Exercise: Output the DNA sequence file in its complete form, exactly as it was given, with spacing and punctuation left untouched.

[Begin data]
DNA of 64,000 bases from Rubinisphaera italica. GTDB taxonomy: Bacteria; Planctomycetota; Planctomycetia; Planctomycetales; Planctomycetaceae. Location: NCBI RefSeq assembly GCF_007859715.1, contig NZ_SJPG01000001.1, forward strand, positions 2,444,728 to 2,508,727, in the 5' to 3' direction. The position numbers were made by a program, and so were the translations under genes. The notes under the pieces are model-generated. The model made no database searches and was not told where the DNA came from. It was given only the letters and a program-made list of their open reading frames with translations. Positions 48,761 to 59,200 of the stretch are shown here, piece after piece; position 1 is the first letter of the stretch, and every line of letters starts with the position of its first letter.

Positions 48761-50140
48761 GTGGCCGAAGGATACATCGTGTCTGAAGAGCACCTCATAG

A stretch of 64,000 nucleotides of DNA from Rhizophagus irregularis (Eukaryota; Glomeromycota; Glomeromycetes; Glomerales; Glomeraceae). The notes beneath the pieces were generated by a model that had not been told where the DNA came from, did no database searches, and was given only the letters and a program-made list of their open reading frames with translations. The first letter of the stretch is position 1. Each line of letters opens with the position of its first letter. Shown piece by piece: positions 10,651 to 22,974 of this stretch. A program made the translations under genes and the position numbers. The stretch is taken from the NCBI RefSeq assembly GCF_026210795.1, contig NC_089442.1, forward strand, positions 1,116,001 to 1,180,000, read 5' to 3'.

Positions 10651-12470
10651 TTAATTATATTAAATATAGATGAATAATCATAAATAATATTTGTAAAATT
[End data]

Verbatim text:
DNA of 64,000 bases from Rubinisphaera italica. GTDB taxonomy: Bacteria; Planctomycetota; Planctomycetia; Planctomycetales; Planctomycetaceae. Location: NCBI RefSeq assembly GCF_007859715.1, contig NZ_SJPG01000001.1, forward strand, positions 2,444,728 to 2,508,727, in the 5' to 3' direction. The position numbers were made by a program, and so were the translations under genes. The notes under the pieces are model-generated. The model made no database searches and was not told where the DNA came from. It was given only the letters and a program-made list of their open reading frames with translations. Positions 48,761 to 59,200 of the stretch are shown here, piece after piece; position 1 is the first letter of the stretch, and every line of letters starts with the position of its first letter.

Positions 48761-50140
48761 GTGGCCGAAGGATACATCGTGTCTGAAGAGCACCTCATAG

A stretch of 64,000 nucleotides of DNA from Rhizophagus irregularis (Eukaryota; Glomeromycota; Glomeromycetes; Glomerales; Glomeraceae). The notes beneath the pieces were generated by a model that had not been told where the DNA came from, did no database searches, and was given only the letters and a program-made list of their open reading frames with translations. The first letter of the stretch is position 1. Each line of letters opens with the position of its first letter. Shown piece by piece: positions 10,651 to 22,974 of this stretch. A program made the translations under genes and the position numbers. The stretch is taken from the NCBI RefSeq assembly GCF_026210795.1, contig NC_089442.1, forward strand, positions 1,116,001 to 1,180,000, read 5' to 3'.

Positions 10651-12470
10651 TTAATTATATTAAATATAGATGAATAATCATAAATAATATTTGTAAAATT